Under the second option, alignment with the OECD’s rules would depend on a taxpayer threshold. In the first phase, the largest corporations in Brazil (classified by the limits determined in the country-by-country (CbC) report1) would transition to the OECD model. In the second phase, other large corporations would transition, and the remaining corporations subject to transfer pricing rules would transition in the third phase. The illustration below demonstrates the phases for the gradual alignment by group.

Alignment of multinational groups with the OECD’s rules:

Download the PDF file for illustration.

The group had considered partial alignment, under which only a few areas or types of transactions would be aligned with the OECD rules. This option, however, was entirely rejected by the OECD counsel.

Even if one of these alignment possibilities is adopted, Brazil will still have to be evaluated by different committees, including the Fiscal Affairs Committee (Comitê de Assuntos Fiscais, or CFA). The committees will evaluate Brazil’s adherence to the arm’s-length principle and verify that Brazil has satisfied the primary objectives of the OECD’s transfer pricing rules.

Next steps

With the issuance of the study, Brazil must decide how it will align with the OECD’s transfer pricing guidelines.

The next steps will include identifying the specific needs for implementing new transfer pricing rules in Brazil and developing a course of action to determine the issues that need to be addressed by the new rules. Any course of action will involve the drafting of legislation, which will have to take into consideration the level of investment in implementing new transfer pricing rules, changes to the current tax administration structure, and changes to the tax compliance measures.

OECD members are expected to endorse the basic principles of eliminating double taxation and base erosion through the application of the arm’s-length principle. Brazil will be subjected to an in-depth analysis on multiple tax topics. The majority of the issues identified in the Brazilian transfer pricing rules are relevant to the analysis, and Brazil’s commitment to aligning with the OECD guidelines will affect the result of the ascension discussions.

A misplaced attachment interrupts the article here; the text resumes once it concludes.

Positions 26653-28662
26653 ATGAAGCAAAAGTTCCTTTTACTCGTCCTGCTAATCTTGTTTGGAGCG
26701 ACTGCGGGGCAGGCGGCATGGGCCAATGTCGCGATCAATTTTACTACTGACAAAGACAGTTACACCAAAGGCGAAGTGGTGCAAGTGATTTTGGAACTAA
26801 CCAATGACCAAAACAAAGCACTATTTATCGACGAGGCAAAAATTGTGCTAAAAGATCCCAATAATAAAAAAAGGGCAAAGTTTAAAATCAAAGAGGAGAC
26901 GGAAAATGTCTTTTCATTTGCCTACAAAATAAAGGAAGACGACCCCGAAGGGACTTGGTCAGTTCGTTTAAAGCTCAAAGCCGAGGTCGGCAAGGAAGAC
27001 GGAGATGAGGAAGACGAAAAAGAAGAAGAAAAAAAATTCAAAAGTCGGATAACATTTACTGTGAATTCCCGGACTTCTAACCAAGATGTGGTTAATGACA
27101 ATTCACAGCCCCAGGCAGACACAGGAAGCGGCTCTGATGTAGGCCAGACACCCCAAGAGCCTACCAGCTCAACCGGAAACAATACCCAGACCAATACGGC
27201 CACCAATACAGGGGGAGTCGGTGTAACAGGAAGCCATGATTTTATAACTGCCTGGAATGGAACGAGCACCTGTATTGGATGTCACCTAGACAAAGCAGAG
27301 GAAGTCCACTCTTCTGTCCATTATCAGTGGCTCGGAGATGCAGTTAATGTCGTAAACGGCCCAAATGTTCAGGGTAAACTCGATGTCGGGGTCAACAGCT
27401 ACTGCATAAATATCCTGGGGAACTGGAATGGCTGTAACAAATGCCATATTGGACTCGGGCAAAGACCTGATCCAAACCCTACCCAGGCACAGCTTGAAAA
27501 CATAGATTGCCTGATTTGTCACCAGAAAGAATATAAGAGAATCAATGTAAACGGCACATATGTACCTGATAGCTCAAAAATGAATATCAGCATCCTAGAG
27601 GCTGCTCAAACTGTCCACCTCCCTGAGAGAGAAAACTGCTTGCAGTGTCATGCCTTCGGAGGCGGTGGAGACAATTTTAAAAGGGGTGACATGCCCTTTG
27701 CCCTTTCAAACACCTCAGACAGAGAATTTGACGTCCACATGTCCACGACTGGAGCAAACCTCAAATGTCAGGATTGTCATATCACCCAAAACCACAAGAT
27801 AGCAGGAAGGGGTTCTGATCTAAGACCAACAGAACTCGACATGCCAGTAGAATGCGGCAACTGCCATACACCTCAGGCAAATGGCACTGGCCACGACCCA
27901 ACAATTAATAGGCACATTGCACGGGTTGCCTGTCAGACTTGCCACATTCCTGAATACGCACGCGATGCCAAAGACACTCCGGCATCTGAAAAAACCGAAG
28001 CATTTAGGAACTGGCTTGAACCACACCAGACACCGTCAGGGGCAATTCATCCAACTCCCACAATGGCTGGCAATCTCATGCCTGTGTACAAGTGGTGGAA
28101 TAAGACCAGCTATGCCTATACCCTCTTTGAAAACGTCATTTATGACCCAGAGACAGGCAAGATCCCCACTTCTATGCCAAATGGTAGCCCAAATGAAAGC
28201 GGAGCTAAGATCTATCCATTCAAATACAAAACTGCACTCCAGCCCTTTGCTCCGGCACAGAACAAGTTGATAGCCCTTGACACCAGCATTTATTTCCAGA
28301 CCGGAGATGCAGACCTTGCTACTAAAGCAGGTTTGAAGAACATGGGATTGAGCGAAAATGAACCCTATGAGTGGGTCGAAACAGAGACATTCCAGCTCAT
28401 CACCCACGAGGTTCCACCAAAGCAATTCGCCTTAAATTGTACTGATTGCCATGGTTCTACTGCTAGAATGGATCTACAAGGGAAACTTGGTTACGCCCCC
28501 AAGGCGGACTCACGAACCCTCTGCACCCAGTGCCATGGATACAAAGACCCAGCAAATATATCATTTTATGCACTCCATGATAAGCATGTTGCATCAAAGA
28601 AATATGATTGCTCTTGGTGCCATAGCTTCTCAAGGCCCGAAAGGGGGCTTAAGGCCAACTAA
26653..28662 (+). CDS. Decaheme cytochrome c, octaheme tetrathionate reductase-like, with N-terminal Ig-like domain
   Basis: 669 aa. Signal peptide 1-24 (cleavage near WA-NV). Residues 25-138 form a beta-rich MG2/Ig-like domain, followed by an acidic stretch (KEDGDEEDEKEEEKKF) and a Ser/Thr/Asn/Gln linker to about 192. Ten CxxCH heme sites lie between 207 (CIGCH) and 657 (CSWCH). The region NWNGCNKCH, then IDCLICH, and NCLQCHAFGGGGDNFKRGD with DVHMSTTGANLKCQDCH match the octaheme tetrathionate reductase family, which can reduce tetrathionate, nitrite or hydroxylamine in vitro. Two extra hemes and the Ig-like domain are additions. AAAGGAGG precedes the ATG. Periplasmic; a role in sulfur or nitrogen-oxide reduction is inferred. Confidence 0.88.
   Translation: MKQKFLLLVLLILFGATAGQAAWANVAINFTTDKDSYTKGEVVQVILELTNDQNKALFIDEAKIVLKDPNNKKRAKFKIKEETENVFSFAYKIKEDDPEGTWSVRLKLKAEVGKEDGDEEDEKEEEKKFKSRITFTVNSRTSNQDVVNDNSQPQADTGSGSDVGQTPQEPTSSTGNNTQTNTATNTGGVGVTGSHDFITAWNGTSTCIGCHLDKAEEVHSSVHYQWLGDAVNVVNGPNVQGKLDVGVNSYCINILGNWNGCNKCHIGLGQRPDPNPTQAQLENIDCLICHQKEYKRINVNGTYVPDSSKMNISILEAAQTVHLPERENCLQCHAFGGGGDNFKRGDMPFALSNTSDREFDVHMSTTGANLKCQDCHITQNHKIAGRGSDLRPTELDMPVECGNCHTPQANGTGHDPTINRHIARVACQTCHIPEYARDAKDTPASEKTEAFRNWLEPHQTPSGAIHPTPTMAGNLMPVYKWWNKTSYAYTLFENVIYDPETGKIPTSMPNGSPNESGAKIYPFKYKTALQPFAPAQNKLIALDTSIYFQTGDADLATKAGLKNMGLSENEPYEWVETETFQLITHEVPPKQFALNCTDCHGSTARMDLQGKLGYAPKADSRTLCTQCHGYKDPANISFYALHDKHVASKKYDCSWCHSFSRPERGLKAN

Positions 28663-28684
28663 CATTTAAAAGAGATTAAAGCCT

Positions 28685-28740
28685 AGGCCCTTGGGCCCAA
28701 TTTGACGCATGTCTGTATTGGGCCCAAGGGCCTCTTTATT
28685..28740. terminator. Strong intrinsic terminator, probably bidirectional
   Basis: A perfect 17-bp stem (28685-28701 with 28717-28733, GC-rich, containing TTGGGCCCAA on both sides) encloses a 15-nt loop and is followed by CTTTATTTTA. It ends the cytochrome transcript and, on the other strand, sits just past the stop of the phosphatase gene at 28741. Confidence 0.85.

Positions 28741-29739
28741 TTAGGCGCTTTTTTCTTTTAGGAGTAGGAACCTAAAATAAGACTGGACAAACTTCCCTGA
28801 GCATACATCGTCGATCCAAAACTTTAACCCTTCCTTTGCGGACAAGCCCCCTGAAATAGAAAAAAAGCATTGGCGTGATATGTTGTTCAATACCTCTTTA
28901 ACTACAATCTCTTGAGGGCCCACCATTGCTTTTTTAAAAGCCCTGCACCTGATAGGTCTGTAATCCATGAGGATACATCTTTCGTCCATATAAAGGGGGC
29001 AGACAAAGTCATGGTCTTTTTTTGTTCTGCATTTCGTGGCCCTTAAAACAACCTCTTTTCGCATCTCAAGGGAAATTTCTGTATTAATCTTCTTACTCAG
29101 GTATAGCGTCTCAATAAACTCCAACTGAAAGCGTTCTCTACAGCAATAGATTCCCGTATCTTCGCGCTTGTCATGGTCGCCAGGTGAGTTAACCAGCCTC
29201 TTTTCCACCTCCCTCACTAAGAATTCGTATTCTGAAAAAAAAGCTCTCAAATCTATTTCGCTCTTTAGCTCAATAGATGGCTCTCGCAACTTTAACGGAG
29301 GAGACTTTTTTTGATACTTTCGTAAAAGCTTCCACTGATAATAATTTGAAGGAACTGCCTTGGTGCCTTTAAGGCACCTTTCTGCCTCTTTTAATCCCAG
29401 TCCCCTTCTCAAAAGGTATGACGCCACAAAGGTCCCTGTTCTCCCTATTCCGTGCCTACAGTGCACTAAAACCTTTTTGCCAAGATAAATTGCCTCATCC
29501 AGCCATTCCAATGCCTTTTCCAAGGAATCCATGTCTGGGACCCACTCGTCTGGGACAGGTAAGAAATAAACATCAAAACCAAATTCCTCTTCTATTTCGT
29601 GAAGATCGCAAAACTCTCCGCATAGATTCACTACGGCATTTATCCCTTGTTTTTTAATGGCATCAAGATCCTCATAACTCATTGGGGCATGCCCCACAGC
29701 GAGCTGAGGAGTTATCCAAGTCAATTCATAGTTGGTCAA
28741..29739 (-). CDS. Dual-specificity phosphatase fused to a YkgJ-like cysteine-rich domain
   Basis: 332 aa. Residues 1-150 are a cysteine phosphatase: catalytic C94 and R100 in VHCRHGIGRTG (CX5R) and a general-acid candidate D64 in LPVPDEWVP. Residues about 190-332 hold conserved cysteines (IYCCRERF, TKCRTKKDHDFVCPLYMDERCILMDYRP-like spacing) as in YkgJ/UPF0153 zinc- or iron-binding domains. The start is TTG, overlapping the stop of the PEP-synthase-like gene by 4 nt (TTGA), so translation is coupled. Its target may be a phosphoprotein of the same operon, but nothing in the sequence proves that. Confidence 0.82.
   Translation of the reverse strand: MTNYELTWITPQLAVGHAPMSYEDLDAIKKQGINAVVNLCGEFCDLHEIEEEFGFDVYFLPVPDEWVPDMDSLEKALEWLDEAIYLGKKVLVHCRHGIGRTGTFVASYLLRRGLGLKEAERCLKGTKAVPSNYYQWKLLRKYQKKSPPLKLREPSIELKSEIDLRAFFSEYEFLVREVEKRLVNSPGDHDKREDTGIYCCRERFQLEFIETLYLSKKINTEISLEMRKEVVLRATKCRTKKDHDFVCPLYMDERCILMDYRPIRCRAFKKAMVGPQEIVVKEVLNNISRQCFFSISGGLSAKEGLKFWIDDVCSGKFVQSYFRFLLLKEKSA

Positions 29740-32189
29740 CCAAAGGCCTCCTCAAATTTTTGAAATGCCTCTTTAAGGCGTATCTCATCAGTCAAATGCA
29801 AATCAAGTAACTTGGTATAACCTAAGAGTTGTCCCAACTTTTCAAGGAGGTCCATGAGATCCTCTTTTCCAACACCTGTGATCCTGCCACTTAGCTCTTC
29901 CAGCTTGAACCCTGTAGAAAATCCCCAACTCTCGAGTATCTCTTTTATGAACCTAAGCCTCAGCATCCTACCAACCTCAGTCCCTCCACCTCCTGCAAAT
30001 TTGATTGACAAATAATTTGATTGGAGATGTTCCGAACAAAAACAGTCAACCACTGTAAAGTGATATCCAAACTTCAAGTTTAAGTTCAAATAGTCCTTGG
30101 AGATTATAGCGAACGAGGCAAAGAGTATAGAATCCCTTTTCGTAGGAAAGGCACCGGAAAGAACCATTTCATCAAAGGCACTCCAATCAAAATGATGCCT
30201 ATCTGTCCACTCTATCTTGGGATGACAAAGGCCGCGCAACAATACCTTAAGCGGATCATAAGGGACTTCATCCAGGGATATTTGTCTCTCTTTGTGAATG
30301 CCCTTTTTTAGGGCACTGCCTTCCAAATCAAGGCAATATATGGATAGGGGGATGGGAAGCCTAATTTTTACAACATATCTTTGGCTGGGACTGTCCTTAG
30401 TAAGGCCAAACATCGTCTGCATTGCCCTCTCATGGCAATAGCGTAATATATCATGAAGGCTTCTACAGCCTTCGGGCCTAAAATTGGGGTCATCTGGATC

Endnote

1. RFB Normative Instruction (NI) 1681/2016 established in Article 4 that corporations with a total group consolidated revenue of over BRL2.26 billion (€750 million) are subject to completing the CbC report if the ultimate parent entity is established in Brazil.

For additional information with respect to this Alert, please contact the following:

Ernst & Young Assessoria Empresarial Ltda., Transfer Pricing, São Paulo
  • Caio Albino | caio.albino@br.ey.com
  • Janaina Costa | janaina.costa@br.ey.com
  • Vanessa Bernardo | vanessa.bernardo@br.ey.com
Ernst & Young Assessoria Empresarial Ltda., Transfer Pricing, Rio de Janeiro
  • Márcio R. Oliveira | marcio.r.oliveira@br.ey.com
Ernst & Young LLP (United States), Latin American Business Center, New York
  • Gustavo Carmona Sanches | gustavo.carmona1@ey.com
  • Tiago Aguiar | tiago.aguiar@ey.com
  • Ana Mingramm | ana.mingramm@ey.com
  • Enrique Perez Grovas | enrique.perezgrovas@ey.com
  • Pablo Wejcman | pablo.wejcman@ey.com
Ernst & Young LLP (United Kingdom), Latin American Business Center, London
  • Jose Padilla | jpadilla@uk.ey.com
Ernst & Young Tax Co., Latin American Business Center, Japan & Asia Pacific
  • Raul Moreno, Tokyo | raul.moreno@jp.ey.com
  • Luis Coronado, Singapore | luis.coronado@sg.ey.com